Job Help Still Available For Vets With Brain Injuries
10/12/12 7:34AM By Steve Zind  Download MP3
It's estimated one in five veterans of the wars in Afghanistan and Iraq suffers from traumatic brain injury, also known as TBI.
Two years ago Vermont received a $951,000 grant to help veterans suffering from TBI find jobs. But to date only a handful of vets have taken advantage of the program.
The reasons for this illustrate the challenges facing service providers and vets with brain injuries.Joe Nusbaum is the TBI Grant Manager for the state of Vermont. It's his job to use nearly one million dollars in grant money secured by Senator Patrick Leahy to help veterans with brain injuries find jobs.
This week, at the annual meeting of the Vermont Brain Injury Association, Nusbaum gave a talk with this provocative title: "Vets With Brain Injury Where Did They Go?"
Nusbaum's message is that despite the state's efforts to provide job services to veterans with TBI, few have come through his door.
Nusbaum says one factor is that many Vermont vets with TBI haven't been diagnosed, compared to the number diagnosed with PTSD - Post Traumatic Stress Disorder.
He said, "From my perspective what I've seen is there's a lot of institutional knowledge and awareness around PTSD and that's identified much, much quicker than TBI."
Shortly after Nusbaum began his talk an Army veteran who asked to be identified only as ‘Pete' spoke up. He was critical of the TBI diagnosis and treatment at the VA Hospital in White River Junction.
"Ultimately it's a matter of culture at the VA that has to change," said Pete. "It's a huge cultural problem."In the past, other veterans have made similar complaints.
Early last year Senator Bernie Sanders' office inquired about TBI care there and concluded that the hospital is providing the necessary care.
Ellen Duval is a clinical social worker and program manager at the White River VA hospital. She said the hospital has diagnosed many cases of traumatic brain injury.
"I would say that there's no shortage of veterans I see diagnosed, who have TBI, who have concussion disorders," said Duval.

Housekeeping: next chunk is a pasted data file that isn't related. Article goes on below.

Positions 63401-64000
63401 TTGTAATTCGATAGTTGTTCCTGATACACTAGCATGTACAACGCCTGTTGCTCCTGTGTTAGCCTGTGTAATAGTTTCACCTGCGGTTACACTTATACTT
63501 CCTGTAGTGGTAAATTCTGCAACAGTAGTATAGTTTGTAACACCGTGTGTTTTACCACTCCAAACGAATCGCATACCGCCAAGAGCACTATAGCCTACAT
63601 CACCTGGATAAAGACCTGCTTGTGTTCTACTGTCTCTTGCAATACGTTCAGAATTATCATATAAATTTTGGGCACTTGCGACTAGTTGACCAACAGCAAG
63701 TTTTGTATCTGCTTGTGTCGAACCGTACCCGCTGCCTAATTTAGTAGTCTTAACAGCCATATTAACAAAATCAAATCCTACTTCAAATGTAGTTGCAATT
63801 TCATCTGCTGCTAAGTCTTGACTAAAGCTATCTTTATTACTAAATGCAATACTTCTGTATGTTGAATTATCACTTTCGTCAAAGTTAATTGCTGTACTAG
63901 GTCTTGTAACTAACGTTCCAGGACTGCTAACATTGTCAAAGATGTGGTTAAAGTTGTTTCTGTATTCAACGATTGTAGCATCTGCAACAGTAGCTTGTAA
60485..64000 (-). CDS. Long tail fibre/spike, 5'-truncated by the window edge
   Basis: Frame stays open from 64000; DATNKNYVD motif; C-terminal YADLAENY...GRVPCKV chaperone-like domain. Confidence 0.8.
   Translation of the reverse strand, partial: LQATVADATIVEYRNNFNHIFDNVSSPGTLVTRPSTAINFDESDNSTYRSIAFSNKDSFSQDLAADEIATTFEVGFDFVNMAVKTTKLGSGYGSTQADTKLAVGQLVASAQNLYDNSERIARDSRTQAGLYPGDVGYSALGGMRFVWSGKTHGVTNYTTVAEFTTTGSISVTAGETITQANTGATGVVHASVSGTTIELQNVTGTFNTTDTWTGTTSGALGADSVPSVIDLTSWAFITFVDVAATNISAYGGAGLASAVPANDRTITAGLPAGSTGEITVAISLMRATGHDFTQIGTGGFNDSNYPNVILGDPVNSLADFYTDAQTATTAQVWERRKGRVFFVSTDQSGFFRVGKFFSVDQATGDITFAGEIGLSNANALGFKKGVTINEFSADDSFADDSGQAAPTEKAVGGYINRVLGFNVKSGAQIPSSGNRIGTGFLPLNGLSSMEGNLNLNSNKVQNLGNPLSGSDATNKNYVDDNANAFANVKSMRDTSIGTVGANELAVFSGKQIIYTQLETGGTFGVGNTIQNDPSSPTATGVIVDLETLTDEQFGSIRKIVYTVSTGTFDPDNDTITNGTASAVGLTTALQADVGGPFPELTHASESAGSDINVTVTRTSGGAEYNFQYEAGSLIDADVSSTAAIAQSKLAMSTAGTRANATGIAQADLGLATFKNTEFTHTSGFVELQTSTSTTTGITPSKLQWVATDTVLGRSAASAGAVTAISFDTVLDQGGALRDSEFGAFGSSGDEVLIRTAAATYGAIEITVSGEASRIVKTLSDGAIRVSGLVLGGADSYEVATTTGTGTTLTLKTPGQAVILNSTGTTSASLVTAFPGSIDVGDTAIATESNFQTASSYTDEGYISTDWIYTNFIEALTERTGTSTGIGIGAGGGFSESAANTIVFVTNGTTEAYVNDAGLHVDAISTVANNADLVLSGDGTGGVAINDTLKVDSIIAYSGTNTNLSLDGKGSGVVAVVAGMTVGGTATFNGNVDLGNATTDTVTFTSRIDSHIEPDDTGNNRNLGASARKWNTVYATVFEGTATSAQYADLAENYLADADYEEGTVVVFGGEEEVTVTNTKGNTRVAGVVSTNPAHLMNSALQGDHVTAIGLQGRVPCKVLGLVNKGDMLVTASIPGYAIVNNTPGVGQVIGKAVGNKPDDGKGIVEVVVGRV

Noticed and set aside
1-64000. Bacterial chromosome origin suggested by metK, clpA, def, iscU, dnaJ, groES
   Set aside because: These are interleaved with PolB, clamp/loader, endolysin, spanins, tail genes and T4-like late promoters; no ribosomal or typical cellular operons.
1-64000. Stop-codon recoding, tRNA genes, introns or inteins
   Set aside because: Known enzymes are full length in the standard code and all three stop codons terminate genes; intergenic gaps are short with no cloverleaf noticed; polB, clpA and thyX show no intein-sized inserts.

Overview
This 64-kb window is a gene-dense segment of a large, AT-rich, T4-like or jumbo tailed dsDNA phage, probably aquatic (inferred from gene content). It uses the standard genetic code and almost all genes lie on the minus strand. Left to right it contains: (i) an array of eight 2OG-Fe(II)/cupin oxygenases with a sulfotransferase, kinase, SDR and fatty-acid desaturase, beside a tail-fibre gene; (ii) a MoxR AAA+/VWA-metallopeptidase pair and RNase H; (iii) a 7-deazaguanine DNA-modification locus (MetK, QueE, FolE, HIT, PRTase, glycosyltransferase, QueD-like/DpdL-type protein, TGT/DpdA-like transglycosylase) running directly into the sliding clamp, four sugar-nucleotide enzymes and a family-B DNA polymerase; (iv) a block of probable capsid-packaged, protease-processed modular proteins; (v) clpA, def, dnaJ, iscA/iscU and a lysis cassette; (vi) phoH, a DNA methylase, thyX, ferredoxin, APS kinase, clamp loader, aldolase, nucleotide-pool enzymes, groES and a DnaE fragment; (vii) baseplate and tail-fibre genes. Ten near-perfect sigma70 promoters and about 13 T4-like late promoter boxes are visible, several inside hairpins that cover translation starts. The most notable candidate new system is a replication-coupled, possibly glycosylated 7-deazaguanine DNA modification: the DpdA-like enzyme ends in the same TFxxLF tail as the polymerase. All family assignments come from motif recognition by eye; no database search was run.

Other members of the audience, including the wife of a Marine with TBI, spoke in support of the VA.
They suggested there are other factors that keep veterans with TBI from seeking medical help or the other services available to them.
There are concerns about confidentiality and a belief in the so-called ‘warrior ethos' - the fear they will seem weak in the eyes of their peers. Dan Moriarty is a combat veteran who now works at the White River VA.
Moriarty asked, "So why are they going to step up to the plate and say, ‘I need help'?"
Moriarty says the military has revised its protocols to improve the chances of detecting TBI and other problems.
As for why so few vets with TBI have taken advantage of the state program to help them get jobs, Moriarty suggests there's a disconnect between the people doing the diagnosis and treatment at the federal VA hospital and Joe Nusbaum's state program.
"From our perspective his program isn't well defined for us, in terms of a resource," said Moriarty.
For his part Nusbaum says it's been difficult to build a collaborative relationship with the VA.
He agrees there are many reasons why a vet might not seek out services, but he says he's been able to use the TBI grant money to help non-veterans with brain injuries.
The problem remains, however, that the program has fallen short of its primary goal: helping veterans. The grant lasts through the end of next year.